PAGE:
Security Forward Workshop & Dinner - 21 January 2015

Thursday, 12 February 2015

Security Forward, Risk and Intelligence Forum’s October meeting was held at Z/Yen's offices in the City of London. To a full room, Martin Huddleston led with a talk on DSTL and APMG's Cyber Defence Capability Assessment Tool (CDCAT). Martin Huddleston is a specialist technical leader at DSTL, headquartered in Salisbury, England. His presentation led to a lively debate on the merits of various methodologies to cyber-risks.

Martin was followed by our ‘Speaker in Residence’, Lt Col Crispin Black, gave a presentation wittily entitled "The Hitchhiker’s Guide to Predicting the Future … Accurately". Crispin attempted to grapple with a paradox that has become part of British life: how is it that members of our government and business elites seem incapable of swerving out of the way of seemingly obvious disasters? The Western military defeat in Afghanistan at the hands of a few thousand men equipped with Kalashnikovs and flip-flops, and the debauching of the UK’s leading retailer, Tesco, were the two examples he chose to highlight.

He identified nine themes behind these and other disasters:

  • Facts: much more difficult to establish than you might think – even when no one involved is actively trying to obscure the truth. He cited the military historian, Colonel Archibald Gracie’s, experience as a survivor of Titanic – he needed months of detective work to pin down the exact details of survivors’ stories.
  • Language: even languages closely related to our own, produced by cultures similar to ours, can be a barrier to understanding. Increasingly, elites now speak a private form of of our own language, English, that is of little use in forecasting the future.
  • Self-Hypnosis: a phenomenon identified by the Harvard historian, Barbara Tuchman, whereby a group of decision makers deny and distort reality to persuade themselves that a particular venture is going well rather than disastrously.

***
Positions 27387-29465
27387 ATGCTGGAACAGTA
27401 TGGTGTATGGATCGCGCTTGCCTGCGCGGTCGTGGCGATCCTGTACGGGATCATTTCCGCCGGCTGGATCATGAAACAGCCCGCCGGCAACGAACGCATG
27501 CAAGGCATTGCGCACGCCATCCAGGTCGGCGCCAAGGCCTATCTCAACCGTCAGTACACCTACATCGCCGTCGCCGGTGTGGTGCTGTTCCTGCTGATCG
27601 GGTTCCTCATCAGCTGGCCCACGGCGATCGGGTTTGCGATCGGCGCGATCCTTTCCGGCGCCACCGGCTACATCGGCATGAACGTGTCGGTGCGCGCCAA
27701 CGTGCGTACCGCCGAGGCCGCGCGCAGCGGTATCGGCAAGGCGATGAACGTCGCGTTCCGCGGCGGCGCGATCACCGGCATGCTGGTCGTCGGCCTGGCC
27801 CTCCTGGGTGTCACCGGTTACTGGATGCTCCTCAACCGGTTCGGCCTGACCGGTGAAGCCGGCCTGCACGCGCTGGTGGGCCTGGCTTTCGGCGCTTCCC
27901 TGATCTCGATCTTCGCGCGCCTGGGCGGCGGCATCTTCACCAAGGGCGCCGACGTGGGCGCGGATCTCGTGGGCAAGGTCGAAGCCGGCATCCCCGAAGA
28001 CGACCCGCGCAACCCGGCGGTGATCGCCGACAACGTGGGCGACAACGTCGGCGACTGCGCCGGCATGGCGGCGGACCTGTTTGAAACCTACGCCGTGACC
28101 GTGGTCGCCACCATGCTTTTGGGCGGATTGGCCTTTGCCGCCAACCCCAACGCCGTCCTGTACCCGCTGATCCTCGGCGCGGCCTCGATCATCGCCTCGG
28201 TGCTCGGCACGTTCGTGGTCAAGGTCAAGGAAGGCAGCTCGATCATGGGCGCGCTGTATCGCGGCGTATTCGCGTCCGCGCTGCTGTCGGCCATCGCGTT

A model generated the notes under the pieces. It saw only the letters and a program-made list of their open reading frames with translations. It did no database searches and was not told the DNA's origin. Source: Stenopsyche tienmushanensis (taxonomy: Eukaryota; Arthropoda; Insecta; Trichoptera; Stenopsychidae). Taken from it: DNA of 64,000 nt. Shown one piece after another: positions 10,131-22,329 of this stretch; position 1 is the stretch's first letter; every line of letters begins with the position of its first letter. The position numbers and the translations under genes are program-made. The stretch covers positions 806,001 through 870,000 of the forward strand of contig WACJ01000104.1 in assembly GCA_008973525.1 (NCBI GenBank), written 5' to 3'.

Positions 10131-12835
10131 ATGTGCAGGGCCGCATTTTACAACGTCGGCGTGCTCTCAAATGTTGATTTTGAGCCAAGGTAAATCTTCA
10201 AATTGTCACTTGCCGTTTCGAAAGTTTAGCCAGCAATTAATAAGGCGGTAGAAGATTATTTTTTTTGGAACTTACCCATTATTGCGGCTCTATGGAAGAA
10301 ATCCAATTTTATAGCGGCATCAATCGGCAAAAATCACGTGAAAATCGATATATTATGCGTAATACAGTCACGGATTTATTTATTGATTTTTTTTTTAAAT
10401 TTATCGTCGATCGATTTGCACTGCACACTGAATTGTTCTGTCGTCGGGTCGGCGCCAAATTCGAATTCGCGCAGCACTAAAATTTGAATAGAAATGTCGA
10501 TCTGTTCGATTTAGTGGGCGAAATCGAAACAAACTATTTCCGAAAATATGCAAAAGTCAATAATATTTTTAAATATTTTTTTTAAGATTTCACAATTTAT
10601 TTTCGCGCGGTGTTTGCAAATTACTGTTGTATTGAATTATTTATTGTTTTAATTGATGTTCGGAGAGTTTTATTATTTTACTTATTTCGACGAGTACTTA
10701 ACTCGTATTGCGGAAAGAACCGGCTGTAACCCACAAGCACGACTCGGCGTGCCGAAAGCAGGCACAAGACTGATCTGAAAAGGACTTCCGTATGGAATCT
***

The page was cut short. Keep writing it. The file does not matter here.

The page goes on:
• Face: often felt to be an Oriental or Asian vice but in fact alive and kicking in Western bureaucracies. Saving the face of political, military or business leaders has become a core activity of governance.
  • Audit: we seem to live in a fire and forget world where few like to have their decisions and their consequences examined forensically.
  • Deception: little awareness especially in government service that sometimes our opponents or enemies actively wish to seduce us into a course of action that will prove our undoing. What you see on the ground may not be reality but a giant ‘come hither’ sign.
  • Deformation Professionelle: many of our elites effectively live in mental ‘gated communities’ and cannot think beyond their own specialities.
  • The need for Diversity: used most often in Western public discourse in its racial or cultural sense. Rarely as a warning against closed thinking.
  • Macbeth Syndrome: The reluctance of decision makers to break off from an unfolding debacle – even when it has become obvious. As Macbeth famously put it to his charming consort: "I am in blood Stepp'd in so far that, should I wade no more, Returning were as tedious as go o'er."

After the presentations, the team moved to the Worshipful Company of Furniture Makers for the traditional cocktail before dinner. Crispin chose a blue martini named a "Yale" as something that Professor Mainelli would have been unable to predict, nor order in the hallowed crimson halls of the Harvard Club, but could have as an Honorary Liveryman of the Furniture Makers.

Our dinner speaker, UCL Professor Adrian Furnham, gave a wonderfully incisive, yet easy-on-the-ear, and memorable talk around his new book with Ian MacRae, "High Potential: How to Spot, Manage and Develop Talented People at Work". His psychological insights triggered a great discussion ranging from corruption to challenge in large organisations.

Our next meeting is planned for Thursday, 23 April 2015.